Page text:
Swine flu rears its head as mercury dips in Delhi

Just when the deadly dengue and chikungunya were taking their leave from the Capital, a dip in temperature has led to childen complaining about flu-like symptoms. Doctors are claiming that many kids have symptoms of H1N1 influenza, more commonly known as the swine flu.

The minimum temperature recorded on Thursday was 8 degrees Celsius while the maximum hovered around 24 degrees Celsius. The India Meteorological Department (IMD) has predicted that minimum temperature on Friday and Saturday will be 8 degrees Celsius and 9 degrees Celsius, respectively, while the maximum temperature is expected to be nearly 25 degrees Celsius.

Dr SP Byotra, Senior Consultant with the Department of Internal Medicine, Sir Ganga Ram Hospital, said: “This is the time when cases of viral fever and swine flu go up. We are witnessing a rise in the number of patients with viral fever, bodyache, vomiting and cough. The cases of H1N1 surface during this time of the year and then continue for long.” Two cases of swine flu have already been reported from the All India Institute of Medical Sciences (AIIMS).

“The cases have started to come up. Symptoms of viral fever and H1N1 are similar in the initial stages. We are taking preventive measures and suggesting medicines to children,” said Dr Sangeeta Subudhi, Senior Consultant with the Department of Pediatrics, Fortis Hospital, Vasant Kunj.

Swine flu symptoms include fever, cough, nasal secretion, fatigue, headache, bodyache and sore throat. Frequent hand-washing and avoiding crowded places are among the precautions one should take to avoid the infection. The standard treatment for H1N1 is Tamiflu, which should be taken only on prescription.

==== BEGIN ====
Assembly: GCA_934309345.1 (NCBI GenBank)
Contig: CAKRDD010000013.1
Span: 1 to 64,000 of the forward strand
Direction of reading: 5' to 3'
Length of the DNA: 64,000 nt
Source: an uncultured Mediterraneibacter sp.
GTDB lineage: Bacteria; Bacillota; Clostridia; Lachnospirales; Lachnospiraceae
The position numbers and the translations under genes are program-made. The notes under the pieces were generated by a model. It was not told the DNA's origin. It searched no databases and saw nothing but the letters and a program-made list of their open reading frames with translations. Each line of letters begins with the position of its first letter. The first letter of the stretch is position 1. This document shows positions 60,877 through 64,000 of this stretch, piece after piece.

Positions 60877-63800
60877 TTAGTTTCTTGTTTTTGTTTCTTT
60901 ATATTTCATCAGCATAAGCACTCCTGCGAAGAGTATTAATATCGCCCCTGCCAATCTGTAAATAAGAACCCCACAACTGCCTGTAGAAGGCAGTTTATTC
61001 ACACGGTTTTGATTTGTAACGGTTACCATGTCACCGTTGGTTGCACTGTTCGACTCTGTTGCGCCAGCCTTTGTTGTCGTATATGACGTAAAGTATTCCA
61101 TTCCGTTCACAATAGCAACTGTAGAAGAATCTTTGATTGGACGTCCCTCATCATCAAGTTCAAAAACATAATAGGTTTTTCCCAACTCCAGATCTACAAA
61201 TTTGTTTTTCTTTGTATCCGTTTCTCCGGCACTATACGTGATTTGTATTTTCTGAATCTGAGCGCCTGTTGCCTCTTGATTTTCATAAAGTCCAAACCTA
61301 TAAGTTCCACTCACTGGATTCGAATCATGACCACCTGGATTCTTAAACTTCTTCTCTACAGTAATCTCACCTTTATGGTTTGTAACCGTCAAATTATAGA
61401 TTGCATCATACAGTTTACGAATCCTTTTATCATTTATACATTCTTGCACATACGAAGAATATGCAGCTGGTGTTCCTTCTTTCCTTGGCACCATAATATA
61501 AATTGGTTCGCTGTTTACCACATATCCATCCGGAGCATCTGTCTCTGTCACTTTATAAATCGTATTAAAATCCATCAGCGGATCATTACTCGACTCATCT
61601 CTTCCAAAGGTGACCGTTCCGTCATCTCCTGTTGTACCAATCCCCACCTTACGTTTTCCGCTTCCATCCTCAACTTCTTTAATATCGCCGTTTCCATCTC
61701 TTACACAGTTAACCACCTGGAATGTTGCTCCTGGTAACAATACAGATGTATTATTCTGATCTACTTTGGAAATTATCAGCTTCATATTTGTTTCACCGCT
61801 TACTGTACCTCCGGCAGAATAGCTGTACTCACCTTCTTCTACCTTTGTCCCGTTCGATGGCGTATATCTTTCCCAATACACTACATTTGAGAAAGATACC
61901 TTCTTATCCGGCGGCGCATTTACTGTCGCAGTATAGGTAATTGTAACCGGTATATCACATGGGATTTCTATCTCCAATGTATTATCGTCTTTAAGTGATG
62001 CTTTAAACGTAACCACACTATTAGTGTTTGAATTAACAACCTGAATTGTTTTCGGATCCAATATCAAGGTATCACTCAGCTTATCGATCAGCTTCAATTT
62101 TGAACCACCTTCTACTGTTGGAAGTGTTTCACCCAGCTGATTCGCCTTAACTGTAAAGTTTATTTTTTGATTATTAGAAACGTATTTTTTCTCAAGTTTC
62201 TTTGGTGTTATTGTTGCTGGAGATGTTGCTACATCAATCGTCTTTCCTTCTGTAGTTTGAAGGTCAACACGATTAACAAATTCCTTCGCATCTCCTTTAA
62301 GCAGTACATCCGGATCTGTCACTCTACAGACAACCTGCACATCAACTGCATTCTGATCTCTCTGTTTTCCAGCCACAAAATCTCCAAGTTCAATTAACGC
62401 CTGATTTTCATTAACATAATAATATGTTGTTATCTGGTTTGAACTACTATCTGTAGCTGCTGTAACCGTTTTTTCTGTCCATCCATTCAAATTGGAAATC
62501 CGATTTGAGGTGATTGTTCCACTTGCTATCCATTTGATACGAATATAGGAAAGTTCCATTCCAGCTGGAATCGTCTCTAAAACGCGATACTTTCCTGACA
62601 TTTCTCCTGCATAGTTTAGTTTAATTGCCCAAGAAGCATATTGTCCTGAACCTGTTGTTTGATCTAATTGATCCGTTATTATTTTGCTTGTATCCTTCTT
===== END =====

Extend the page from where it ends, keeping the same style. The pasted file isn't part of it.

There are three categories of the virus — A, B and C. While the first two are considered stable, the C category is dangerous and requires immediate ventilator support.

Meanwhile, not only H1N1 but cases of pneumonia, typhoid and malaria are being reported by city doctors. New born babies, prone to infections, are catching diseases such as diarrhoea and pneumonia. “Most infant deaths in the first week are due to a weak immune system,” said Dr VK Paul, Department of Pediatrics, AIIMS.

The Pneumonia and Diarrhoea Progress Report for 2016, released recently by the International Vaccine Access Centre (IVAC), Johns Hopkins Bloomberg School of Public Health, stated that the top five countries with the highest global burden of child pneumonia and diarrhoea deaths are India, Nigeria, Pakistan, Democratic Republic of Congo and Angola.

“Even in today’s time, most children are dying of these two infections. In 2016, more than 12 lakh children under the age of five died in India. Of these deaths, pneumonia caused more than 1.7 lakh deaths and diarrhoea was responsible for more than 1.2 lakh deaths,” Dr Paul added.

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